Boran Cattle and Dairy Herd at Sosian
Sosian is, and always has been, a beef cattle ranch with the active integration of wildlife and tourism being a more recent development. In the past it was thought that cattle and wildlife did not mix and wildlife was not tolerated. However this attitude has thankfully changed and Sosian, along with others Laikipia farms, have proved that the two land uses are actually beneficial to each other in many ways. To see our herds of cattle grazing alongside giraffe, zebra and elephant is a truly unique sight.
Sosian is one of the largest stud breeders of Boran cattle in Kenya with a total herd of 1200 registered pedigree cattle. The Boran cattle originated from the harsh desert landscape of Northern Kenya, Somalia and Ethiopia producing an animal that is extremely hardy, disease and heat tolerant and well suited to the tough conditions we experience in Laikipia. Our bulls are massive animals and can weigh over 800 kilograms, while the cows are considerably smaller and weigh up to 450 kilograms. Sosian’s cattle are becoming a well known name in the beef cattle industry with buyers from South Africa and West Africa investing in our genetics.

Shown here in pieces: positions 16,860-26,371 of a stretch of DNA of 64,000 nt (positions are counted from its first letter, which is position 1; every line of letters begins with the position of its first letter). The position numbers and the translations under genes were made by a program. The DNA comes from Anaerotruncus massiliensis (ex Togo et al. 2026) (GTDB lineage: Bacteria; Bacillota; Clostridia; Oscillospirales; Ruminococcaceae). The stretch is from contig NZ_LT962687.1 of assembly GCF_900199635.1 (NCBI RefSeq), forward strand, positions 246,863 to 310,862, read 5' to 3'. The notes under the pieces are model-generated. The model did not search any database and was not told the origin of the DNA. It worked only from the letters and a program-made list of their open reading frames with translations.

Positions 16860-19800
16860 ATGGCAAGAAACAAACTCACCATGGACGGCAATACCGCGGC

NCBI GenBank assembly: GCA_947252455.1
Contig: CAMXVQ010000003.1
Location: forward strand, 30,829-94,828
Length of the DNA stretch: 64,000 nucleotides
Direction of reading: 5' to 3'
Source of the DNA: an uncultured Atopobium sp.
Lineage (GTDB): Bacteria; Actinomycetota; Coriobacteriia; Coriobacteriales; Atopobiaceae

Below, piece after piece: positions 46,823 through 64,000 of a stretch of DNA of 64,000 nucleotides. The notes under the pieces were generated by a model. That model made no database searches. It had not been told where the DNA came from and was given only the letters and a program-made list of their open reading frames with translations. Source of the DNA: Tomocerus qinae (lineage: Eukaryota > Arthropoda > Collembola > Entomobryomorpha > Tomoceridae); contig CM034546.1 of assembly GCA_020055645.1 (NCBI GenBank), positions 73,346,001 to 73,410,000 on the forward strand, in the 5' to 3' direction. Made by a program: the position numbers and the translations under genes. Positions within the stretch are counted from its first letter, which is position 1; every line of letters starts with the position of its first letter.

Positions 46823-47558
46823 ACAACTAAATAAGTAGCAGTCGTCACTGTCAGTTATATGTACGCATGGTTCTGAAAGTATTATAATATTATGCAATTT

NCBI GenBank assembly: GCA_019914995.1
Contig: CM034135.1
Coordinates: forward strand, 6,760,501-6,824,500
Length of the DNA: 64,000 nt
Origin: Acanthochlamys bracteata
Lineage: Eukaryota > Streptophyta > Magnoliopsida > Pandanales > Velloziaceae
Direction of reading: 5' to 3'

Guests are encouraged to watch and participate in our cattle activities ranging from dipping, branding and weighing or even just spending time amongst the herds while they graze on the grassy plains in the company of their herders.
We also have our own small dairy herd which provides fresh milk daily to the lodge and our own staff. The dairy herd is a mixture of Friesian, Ayrshire, Jerseys and Sahiwal (an Indian Dairy breed) cows that are all crossed with our Stud Boran bulls. By crossing the animals the aim is to produce a milking cow which has the production of a conventional diary animal with the hardiness of the Boran thereby producing milk throughout the year. Milking is done twice a day and we use a “ranch” milking system. This means that the calves are kept with the cows and are allowed to suckle their mothers during the day. At night the calves are separated from the mothers who are then milked early in the morning before being reunited with their calves. From the milk produced we also make our own cream and butter which is used in the lodge.